However distinct or similar the plots are for each film, fashion helped Hepburn transition into her roles smoothly. Clothes play an integral role as Sabrina (ostensibly) transcends the boundaries of social class. Sabrina's famous "little black dress", for instance, features the color "black", which had been rarely used in the film industry at the time partly due to its association with widows, a vivid sign of the female dependency on their husbands. Hepburn's character, however, evolves into an independent woman who challenges society's established views on class.
The ways which the movies were filmed tend not to center Hepburn's acting skills, but had a focus on feminine fashion, as exemplified by the close-up shots of Sabrina's waist and long, skinny legs. Not only did Hepburn's style generate commercial success for designers including Givenchy, it played a transformative role in creating a social thirst for the "Hepburn look" at the dawn of the post-war period, prior to which women took on masculine roles as men left the households for wars. At a time when women desired to look like women again, Hepburn inspired American society to consider skinniness and youthfulness as beautiful and feminine, reconcile the apparent conflict between youthfulness and sophistication, and embrace haute couture as a youthful concept. The growing influence of the media further magnified Hepburn's style to the public, enabling a mass transformation in society's way of thinking about fashion and femininity.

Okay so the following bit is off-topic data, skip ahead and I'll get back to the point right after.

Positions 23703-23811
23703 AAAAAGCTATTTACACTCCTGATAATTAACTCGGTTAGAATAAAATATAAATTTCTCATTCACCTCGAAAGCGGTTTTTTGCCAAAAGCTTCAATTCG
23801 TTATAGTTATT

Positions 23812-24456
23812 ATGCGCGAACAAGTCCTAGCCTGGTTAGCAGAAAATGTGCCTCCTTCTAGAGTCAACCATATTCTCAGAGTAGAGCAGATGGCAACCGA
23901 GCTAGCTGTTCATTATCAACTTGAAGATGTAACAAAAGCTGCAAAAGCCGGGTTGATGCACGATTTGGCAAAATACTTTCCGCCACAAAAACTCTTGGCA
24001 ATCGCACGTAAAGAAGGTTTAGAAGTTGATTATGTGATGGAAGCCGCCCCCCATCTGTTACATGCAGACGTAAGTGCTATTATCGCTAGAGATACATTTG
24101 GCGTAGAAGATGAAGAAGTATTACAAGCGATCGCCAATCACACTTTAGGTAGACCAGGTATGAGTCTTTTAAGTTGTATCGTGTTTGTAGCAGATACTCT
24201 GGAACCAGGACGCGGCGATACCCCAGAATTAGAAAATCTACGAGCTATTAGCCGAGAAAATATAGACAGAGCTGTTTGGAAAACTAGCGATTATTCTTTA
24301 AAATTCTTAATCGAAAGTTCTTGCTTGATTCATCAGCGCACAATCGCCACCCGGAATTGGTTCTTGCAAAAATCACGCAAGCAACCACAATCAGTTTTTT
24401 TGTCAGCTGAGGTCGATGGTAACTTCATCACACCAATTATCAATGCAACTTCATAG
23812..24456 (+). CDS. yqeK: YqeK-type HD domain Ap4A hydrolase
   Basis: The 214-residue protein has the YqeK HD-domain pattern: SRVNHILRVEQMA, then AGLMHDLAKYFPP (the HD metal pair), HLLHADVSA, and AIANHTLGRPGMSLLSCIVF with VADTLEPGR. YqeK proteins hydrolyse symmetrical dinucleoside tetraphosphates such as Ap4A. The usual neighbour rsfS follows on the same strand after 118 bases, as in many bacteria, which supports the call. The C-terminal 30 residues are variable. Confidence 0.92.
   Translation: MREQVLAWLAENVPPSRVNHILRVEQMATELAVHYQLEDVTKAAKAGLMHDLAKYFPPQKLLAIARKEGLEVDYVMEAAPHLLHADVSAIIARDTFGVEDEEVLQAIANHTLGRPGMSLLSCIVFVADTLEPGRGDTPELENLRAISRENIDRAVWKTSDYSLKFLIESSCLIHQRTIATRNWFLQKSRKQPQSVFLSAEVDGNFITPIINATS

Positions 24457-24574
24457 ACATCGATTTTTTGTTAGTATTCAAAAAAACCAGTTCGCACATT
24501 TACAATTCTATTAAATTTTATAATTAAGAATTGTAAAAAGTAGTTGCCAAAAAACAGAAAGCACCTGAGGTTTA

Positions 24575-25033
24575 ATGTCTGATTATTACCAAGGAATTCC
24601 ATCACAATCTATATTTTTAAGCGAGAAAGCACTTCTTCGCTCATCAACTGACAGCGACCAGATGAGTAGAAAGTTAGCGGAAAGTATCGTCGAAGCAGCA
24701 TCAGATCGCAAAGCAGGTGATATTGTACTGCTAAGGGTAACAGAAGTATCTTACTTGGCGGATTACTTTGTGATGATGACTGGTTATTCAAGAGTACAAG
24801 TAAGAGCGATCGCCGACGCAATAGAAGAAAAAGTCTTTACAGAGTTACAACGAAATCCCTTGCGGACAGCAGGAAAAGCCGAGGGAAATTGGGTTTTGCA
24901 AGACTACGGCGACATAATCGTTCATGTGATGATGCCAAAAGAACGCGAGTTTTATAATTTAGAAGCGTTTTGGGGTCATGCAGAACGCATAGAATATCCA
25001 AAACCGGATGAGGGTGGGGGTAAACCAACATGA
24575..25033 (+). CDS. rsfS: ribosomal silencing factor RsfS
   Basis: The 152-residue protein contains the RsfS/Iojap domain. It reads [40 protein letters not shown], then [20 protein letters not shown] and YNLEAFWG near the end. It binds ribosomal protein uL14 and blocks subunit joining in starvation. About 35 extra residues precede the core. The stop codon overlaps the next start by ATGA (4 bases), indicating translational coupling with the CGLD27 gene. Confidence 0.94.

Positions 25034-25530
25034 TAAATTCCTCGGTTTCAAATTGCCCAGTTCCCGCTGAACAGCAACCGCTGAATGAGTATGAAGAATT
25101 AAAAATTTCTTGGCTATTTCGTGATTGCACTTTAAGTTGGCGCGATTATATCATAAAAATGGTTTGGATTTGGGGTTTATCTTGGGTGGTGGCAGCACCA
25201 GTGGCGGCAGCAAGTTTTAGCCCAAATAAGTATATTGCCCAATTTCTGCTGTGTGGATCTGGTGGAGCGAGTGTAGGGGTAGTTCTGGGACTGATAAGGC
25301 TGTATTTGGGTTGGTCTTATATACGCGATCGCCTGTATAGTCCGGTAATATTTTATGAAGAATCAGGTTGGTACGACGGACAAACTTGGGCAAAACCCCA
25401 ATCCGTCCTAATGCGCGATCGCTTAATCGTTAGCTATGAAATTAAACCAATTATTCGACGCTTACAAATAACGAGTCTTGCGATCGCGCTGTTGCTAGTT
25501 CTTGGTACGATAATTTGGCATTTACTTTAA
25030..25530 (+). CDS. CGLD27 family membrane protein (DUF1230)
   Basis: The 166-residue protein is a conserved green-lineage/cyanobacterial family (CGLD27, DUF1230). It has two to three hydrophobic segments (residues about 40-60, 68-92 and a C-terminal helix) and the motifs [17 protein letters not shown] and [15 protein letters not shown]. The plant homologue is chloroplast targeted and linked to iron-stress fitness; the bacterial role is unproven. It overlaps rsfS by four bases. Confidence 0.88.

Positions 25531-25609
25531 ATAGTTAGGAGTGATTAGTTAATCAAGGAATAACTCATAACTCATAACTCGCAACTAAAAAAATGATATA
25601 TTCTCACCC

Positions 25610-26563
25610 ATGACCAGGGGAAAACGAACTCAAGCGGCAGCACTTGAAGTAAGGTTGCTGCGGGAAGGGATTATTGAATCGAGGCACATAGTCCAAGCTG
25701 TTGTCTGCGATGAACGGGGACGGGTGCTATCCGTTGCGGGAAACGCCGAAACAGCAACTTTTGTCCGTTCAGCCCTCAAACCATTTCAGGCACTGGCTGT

Later in Hepburn's career, she embraced a new role as Goodwill Ambassador of the United Nations. This shift would enable Hepburn to become an early epitome of a "celebrity diplomat" as described in scholar Andrew Cooper's book Celebrity Diplomacy, who used her "star power" and "genuine emotional appeal" in raising awareness. Although Cooper considers her acts of kindness "acts hard to follow", he labels Hepburn a naive social advocate who lacked outspokenness on controversial issues: "a glamorous enthusiast" who was "celebrated but conformist". Arguably, however, since celebrity diplomacy fundamentally differs from regular (political) diplomacy in its freedom from conforming to individual government's interests and potential to exploit iconicity as a potential asset to attract more audience to the social cause, one might wonder if film stars like Hepburn should even be expected to "not be naive" in the first place. The question is open to contention.
To this day, society still honors, celebrates and imitates Hepburn's simplicity in taste, the effortless beauty enabled by her genuineness, as well as the good that Hepburn brought to humanity and its long lasting impacts as a model for future celebrity diplomats to come. Hepburn provided an epitome of how one could strive to maintain a coherently positive image despite having her life scrutinized by the public, and how a positive image could be long-lasting and even enhanced throughout the years.